Thursday, January 24, 2013

Stacking Wood

There is nothing more satisfying than stacking your own wood into a neat little woodpile. It’s been several years since we have heated by wood, but I remember it fondly each time we venture off to one of our favorite vacation spots in Northern Maine.

A carefully planned, stacked, and dried woodpile means easier living in the winter months. Placed nearby a door and you can pop in and out with the winter winds are blowing and grab a few pieces without freezing your buns off.

Wood is purchased by a measurement called a cord. One cord of wood is equal to roughly 4x8 feet of stacked wood or roughly 128 cubic feet. A few cords of wood will warm a small to medium sized house for a winter.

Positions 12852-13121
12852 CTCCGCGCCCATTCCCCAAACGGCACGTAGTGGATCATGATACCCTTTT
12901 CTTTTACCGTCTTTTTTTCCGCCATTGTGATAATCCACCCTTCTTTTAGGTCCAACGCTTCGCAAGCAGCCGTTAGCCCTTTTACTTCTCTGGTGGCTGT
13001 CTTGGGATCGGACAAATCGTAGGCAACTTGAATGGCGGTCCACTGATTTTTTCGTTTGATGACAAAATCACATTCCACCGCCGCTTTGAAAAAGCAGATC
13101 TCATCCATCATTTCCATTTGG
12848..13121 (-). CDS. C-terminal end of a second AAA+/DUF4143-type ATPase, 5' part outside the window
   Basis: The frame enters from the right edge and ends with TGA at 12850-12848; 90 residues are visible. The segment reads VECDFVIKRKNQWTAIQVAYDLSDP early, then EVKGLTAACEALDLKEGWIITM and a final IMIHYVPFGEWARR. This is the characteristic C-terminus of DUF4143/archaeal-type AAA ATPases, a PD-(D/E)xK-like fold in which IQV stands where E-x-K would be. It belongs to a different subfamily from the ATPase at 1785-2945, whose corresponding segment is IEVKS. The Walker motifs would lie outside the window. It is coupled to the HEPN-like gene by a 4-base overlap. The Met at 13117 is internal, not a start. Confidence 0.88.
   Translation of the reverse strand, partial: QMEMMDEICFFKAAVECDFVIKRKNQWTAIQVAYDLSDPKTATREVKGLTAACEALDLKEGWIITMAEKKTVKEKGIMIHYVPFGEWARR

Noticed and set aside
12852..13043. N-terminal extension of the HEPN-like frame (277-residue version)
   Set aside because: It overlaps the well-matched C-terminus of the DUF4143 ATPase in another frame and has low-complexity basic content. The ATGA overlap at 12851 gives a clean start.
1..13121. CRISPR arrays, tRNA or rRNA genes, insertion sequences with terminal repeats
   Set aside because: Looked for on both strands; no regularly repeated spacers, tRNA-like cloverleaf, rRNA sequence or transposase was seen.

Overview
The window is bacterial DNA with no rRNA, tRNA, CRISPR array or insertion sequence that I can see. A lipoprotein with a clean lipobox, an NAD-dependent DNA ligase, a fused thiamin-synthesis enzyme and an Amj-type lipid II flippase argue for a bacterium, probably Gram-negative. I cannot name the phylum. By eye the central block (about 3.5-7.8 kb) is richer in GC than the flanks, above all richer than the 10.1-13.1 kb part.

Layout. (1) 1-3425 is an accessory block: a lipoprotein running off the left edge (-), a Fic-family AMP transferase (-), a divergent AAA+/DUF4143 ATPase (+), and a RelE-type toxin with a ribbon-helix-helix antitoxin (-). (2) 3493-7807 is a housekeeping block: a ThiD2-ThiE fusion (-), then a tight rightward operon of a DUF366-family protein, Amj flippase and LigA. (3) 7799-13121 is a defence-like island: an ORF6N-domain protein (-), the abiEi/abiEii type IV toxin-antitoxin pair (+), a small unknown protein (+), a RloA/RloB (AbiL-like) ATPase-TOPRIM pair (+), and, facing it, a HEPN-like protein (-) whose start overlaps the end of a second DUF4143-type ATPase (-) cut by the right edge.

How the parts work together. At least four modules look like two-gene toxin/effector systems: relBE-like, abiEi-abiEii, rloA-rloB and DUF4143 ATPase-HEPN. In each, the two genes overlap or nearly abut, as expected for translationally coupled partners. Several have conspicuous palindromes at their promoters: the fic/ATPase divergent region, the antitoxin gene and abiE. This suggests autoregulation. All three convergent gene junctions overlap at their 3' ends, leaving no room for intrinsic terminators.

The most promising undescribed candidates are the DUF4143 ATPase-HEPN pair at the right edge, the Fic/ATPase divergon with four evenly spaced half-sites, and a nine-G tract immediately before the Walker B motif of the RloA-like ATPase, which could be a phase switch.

Just as there are this is more than one way to skin a cat, there is more than one way to stack your firewood.When determining where to stack your wood, look for someplace with a lot of direct sun to help dry out the wood. Having a garage wall or gate to line the wood up against is also a great idea and should still dry appropriately given time.

The most traditional way to stack wood is by creating a long single stack of wood. Stack a few pieces at a time and then turn the next line of wood in the opposite direction. This is called cribbing and is absolutely necessary to avoid an avalanche of wood when the wind blows. By the way, nothing stacks wood quicker than stopping to sip a beer. So I definitely recommend considering that as well.

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